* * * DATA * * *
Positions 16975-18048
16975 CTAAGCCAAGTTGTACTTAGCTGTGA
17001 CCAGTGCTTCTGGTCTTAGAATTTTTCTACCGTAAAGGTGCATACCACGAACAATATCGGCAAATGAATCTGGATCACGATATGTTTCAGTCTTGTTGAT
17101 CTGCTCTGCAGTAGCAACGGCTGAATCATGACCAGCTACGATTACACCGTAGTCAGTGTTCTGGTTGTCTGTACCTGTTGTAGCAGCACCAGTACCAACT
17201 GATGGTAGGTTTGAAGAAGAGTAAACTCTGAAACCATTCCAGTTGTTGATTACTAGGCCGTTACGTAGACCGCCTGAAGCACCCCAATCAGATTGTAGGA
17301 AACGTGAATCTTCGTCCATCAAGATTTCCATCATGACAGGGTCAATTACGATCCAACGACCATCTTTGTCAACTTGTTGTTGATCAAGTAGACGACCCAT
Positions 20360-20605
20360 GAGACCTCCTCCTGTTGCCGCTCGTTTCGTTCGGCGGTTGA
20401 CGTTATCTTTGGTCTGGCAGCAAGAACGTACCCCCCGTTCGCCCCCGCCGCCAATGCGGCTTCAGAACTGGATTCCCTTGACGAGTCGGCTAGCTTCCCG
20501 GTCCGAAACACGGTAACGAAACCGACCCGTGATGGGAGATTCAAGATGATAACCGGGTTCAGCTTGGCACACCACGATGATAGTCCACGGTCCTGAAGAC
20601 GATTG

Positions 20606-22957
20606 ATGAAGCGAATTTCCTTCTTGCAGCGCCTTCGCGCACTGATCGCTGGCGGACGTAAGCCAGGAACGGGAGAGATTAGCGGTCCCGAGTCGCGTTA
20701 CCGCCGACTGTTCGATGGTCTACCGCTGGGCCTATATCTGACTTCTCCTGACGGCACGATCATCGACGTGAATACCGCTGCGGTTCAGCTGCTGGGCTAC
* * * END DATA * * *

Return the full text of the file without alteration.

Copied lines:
Positions 16975-18048
16975 CTAAGCCAAGTTGTACTTAGCTGTGA
17001 CCAGTGCTTCTGGTCTTAGAATTTTTCTACCGTAAAGGTGCATACCACGAACAATATCGGCAAATGAATCTGGATCACGATATGTTTCAGTCTTGTTGAT
17101 CTGCTCTGCAGTAGCAACGGCTGAATCATGACCAGCTACGATTACACCGTAGTCAGTGTTCTGGTTGTCTGTACCTGTTGTAGCAGCACCAGTACCAACT
17201 GATGGTAGGTTTGAAGAAGAGTAAACTCTGAAACCATTCCAGTTGTTGATTACTAGGCCGTTACGTAGACCGCCTGAAGCACCCCAATCAGATTGTAGGA
17301 AACGTGAATCTTCGTCCATCAAGATTTCCATCATGACAGGGTCAATTACGATCCAACGACCATCTTTGTCAACTTGTTGTTGATCAAGTAGACGACCCAT
Positions 20360-20605
20360 GAGACCTCCTCCTGTTGCCGCTCGTTTCGTTCGGCGGTTGA
20401 CGTTATCTTTGGTCTGGCAGCAAGAACGTACCCCCCGTTCGCCCCCGCCGCCAATGCGGCTTCAGAACTGGATTCCCTTGACGAGTCGGCTAGCTTCCCG
20501 GTCCGAAACACGGTAACGAAACCGACCCGTGATGGGAGATTCAAGATGATAACCGGGTTCAGCTTGGCACACCACGATGATAGTCCACGGTCCTGAAGAC
20601 GATTG

Positions 20606-22957
20606 ATGAAGCGAATTTCCTTCTTGCAGCGCCTTCGCGCACTGATCGCTGGCGGACGTAAGCCAGGAACGGGAGAGATTAGCGGTCCCGAGTCGCGTTA
20701 CCGCCGACTGTTCGATGGTCTACCGCTGGGCCTATATCTGACTTCTCCTGACGGCACGATCATCGACGTGAATACCGCTGCGGTTCAGCTGCTGGGCTAC